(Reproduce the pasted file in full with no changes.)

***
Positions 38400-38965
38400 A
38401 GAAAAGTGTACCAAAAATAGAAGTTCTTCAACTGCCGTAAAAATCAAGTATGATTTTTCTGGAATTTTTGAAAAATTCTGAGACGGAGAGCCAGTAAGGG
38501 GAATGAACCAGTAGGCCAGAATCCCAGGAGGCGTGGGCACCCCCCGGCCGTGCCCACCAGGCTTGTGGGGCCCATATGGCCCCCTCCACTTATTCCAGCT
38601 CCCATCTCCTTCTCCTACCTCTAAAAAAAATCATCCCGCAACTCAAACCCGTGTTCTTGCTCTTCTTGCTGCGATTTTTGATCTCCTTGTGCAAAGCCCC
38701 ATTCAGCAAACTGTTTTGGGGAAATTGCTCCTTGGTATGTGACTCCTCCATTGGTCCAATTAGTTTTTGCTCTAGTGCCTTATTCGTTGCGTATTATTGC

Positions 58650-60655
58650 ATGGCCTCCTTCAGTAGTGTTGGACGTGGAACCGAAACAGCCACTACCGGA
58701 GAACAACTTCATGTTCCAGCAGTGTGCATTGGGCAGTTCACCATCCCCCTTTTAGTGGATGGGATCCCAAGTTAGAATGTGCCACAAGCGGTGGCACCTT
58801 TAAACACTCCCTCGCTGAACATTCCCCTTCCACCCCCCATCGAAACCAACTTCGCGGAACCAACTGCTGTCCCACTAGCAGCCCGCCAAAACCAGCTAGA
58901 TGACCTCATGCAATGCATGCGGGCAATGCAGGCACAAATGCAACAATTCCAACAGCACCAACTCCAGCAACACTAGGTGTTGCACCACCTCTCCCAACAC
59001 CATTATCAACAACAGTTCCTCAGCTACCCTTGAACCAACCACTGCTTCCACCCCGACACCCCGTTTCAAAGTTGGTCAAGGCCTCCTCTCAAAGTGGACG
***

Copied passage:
Positions 38400-38965
38400 A
38401 GAAAAGTGTACCAAAAATAGAAGTTCTTCAACTGCCGTAAAAATCAAGTATGATTTTTCTGGAATTTTTGAAAAATTCTGAGACGGAGAGCCAGTAAGGG
38501 GAATGAACCAGTAGGCCAGAATCCCAGGAGGCGTGGGCACCCCCCGGCCGTGCCCACCAGGCTTGTGGGGCCCATATGGCCCCCTCCACTTATTCCAGCT
38601 CCCATCTCCTTCTCCTACCTCTAAAAAAAATCATCCCGCAACTCAAACCCGTGTTCTTGCTCTTCTTGCTGCGATTTTTGATCTCCTTGTGCAAAGCCCC
38701 ATTCAGCAAACTGTTTTGGGGAAATTGCTCCTTGGTATGTGACTCCTCCATTGGTCCAATTAGTTTTTGCTCTAGTGCCTTATTCGTTGCGTATTATTGC

Positions 58650-60655
58650 ATGGCCTCCTTCAGTAGTGTTGGACGTGGAACCGAAACAGCCACTACCGGA
58701 GAACAACTTCATGTTCCAGCAGTGTGCATTGGGCAGTTCACCATCCCCCTTTTAGTGGATGGGATCCCAAGTTAGAATGTGCCACAAGCGGTGGCACCTT
58801 TAAACACTCCCTCGCTGAACATTCCCCTTCCACCCCCCATCGAAACCAACTTCGCGGAACCAACTGCTGTCCCACTAGCAGCCCGCCAAAACCAGCTAGA
58901 TGACCTCATGCAATGCATGCGGGCAATGCAGGCACAAATGCAACAATTCCAACAGCACCAACTCCAGCAACACTAGGTGTTGCACCACCTCTCCCAACAC
59001 CATTATCAACAACAGTTCCTCAGCTACCCTTGAACCAACCACTGCTTCCACCCCGACACCCCGTTTCAAAGTTGGTCAAGGCCTCCTCTCAAAGTGGACG